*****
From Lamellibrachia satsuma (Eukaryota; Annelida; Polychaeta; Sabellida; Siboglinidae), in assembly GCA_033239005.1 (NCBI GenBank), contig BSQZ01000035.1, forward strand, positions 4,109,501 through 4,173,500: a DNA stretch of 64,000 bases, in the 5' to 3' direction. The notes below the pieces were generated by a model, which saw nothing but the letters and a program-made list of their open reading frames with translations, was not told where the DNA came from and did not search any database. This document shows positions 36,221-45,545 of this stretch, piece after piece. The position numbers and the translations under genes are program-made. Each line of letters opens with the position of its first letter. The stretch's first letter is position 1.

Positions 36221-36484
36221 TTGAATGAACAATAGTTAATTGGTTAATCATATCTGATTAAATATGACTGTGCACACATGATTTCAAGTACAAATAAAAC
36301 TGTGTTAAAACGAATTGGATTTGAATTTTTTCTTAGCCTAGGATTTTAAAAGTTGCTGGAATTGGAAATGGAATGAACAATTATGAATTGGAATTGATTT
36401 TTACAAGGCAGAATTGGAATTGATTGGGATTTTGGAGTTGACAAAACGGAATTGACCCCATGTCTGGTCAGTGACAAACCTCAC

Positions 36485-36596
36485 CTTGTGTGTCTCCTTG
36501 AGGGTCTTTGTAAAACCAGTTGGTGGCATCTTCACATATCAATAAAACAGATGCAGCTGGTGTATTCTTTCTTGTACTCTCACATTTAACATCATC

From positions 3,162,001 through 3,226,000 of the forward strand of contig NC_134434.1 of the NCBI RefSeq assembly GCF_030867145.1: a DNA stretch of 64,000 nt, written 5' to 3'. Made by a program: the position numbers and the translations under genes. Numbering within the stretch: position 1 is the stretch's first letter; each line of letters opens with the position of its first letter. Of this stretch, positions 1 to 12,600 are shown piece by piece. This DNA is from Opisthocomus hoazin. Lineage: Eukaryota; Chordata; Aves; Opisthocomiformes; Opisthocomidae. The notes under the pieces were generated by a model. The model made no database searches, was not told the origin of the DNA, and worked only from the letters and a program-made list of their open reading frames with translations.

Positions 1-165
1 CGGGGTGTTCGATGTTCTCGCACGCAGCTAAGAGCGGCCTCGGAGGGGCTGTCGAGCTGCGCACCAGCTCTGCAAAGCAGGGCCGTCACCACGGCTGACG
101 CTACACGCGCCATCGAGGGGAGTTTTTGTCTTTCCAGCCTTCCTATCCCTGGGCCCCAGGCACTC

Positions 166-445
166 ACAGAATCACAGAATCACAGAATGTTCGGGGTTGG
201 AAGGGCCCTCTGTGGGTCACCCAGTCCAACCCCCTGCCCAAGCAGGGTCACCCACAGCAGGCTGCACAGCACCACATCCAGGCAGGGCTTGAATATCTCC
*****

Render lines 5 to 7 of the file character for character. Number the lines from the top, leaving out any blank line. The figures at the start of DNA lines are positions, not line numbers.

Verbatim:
36401 TTACAAGGCAGAATTGGAATTGATTGGGATTTTGGAGTTGACAAAACGGAATTGACCCCATGTCTGGTCAGTGACAAACCTCAC

Positions 36485-36596
36485 CTTGTGTGTCTCCTTG